The figure of Death that pursues Eurydice through the streets of Rio could be the literal personification of fate—or the sort of everyday maniac found on the streets of any major city. Likewise, Eurydice’s death from a streetcar cable is a neat transposition of the original legend in which she died from a serpent’s bite on her leg. Best of all is the film’s climax, in which Orpheus visits the underworld—here represented by Rio’s Bureau of Missing Persons—and a Macumba ceremony in which he tries to make contact with his dead love. As in the legend, the story of the film ends on an unhappy note. Still this nominally sad conclusion is undercut by the spirit of the largely unprofessional cast (Breno Mello was a champion soccer player, Marpessa Dawn a dancer from Pittsburgh); director Camus’ obvious love for Rio and its people; and the joyous, rapturous, unforgettable musical score.

-David Ehrenstein

Before Marcel Camus’ Black Orpheus showed up on American and  European screens in 1959, what would later be known as the “art film”  came in only a few shades of glum: Bergmanesque existentialism, Japanese  samurai tragedy, stories of Italian peasant life, French protonoir. No  one thought to buckle up when a Brazilian movie arrived in town, and  what happened then was close to an intercultural awakening, from Cannes  to L.A. to Tokyo—suddenly, filmgoers knew the fiery power of the South  American sun, the frantic colors of Brazilian style, the dizzying blast  of relentless samba, and the rangy life lived in the slums of Rio, all  of it bouncily packaged around the Orpheus myth and the swoony fervor of  Carnival. It was difficult not to be dazzled—Black Orpheus stood  for decades as one of the most popular films ever imported to the U.S.,  and people who encountered it midcentury have loved it their whole  life.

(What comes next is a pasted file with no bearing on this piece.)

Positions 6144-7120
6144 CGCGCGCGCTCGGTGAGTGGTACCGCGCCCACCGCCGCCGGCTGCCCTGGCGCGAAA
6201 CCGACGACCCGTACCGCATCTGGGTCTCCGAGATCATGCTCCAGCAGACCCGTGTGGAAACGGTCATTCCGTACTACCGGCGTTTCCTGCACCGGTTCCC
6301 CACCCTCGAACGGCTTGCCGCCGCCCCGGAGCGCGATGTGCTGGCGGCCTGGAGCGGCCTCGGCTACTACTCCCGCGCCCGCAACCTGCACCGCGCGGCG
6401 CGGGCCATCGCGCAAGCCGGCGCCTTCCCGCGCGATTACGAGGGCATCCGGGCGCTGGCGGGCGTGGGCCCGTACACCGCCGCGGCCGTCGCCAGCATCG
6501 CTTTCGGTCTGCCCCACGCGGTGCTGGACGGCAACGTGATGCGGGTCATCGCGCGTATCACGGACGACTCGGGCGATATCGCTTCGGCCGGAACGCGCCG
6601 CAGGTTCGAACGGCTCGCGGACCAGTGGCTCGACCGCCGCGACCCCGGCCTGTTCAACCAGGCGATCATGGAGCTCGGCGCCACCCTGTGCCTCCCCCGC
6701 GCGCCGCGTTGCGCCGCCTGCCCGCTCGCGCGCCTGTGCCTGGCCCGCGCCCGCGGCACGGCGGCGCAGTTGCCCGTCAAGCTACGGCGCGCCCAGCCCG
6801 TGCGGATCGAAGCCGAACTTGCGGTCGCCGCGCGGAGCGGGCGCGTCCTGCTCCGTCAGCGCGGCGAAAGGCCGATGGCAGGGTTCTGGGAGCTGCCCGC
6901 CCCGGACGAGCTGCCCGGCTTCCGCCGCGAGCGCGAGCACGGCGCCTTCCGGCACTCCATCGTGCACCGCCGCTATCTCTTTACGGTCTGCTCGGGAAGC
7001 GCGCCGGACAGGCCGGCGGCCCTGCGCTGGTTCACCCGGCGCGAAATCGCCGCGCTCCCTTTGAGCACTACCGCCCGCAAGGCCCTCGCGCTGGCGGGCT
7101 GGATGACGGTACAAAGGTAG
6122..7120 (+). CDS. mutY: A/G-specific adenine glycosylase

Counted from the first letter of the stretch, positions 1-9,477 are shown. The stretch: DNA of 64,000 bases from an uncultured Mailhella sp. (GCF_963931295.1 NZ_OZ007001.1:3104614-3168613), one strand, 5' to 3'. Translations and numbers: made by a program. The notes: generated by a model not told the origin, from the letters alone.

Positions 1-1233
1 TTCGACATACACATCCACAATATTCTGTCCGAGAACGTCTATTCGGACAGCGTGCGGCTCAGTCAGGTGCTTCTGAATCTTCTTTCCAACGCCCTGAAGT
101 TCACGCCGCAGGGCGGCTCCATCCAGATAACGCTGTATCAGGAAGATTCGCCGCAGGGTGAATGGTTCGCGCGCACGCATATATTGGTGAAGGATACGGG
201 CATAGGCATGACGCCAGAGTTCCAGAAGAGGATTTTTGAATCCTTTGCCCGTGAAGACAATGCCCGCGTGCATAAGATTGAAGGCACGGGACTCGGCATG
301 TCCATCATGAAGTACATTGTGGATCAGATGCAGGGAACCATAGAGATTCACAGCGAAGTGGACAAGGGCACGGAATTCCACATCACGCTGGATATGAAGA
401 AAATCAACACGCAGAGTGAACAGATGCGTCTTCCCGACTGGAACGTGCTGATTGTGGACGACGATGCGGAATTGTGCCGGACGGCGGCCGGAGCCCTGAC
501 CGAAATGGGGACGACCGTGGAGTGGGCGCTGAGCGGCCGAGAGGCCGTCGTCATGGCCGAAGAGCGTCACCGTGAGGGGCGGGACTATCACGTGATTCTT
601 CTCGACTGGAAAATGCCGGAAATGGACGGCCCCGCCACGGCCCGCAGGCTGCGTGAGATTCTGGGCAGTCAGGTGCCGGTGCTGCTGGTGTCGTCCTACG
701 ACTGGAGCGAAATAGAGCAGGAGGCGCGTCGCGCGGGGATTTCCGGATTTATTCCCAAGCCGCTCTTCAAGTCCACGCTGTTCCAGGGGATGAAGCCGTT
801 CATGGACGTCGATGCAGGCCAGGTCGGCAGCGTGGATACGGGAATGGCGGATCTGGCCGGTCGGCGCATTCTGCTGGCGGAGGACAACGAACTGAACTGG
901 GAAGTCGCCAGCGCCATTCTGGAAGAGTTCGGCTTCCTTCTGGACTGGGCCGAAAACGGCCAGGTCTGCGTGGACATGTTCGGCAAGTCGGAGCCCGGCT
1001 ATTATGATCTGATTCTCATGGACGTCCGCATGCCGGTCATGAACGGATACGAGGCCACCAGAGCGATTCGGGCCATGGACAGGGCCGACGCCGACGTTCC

Certainly, Black Orpheus is one of the most  remarkable one-hit wonders in film history. Camus, a Frenchman who had  assisted Jacques Becker in the late 1940s and 1950s, went to Brazil  after directing only one feature (Fugitive in Saigon), became intoxicated by Carnival, and made Black Orpheus and a handful of other, sparsely distributed films there, before moving  on to Cambodia for a project and then back to France. After that, he  directed a fair amount of episodic TV, dying in 1982. Camus claimed to  be a lifelong adherent of Orphism, a pre-Christian stew of reincarnation  beliefs and purgatorial atonement, but because of his sparse résumé, Black Orpheus is hardly open to an auteurist appreciation—it stands alone, in the  heat and on hotsy-totsy legs. It is, of course, exposed to the kinds of  sociopolitical readings that have become de rigueur in the years since  it appeared, and it’s easy to look at Camus’ film with a jaundiced eye  and see a white European man’s romanticized, even orientalist, portrait  of poor brown third worlders, for whom poverty is one long, breathless  party.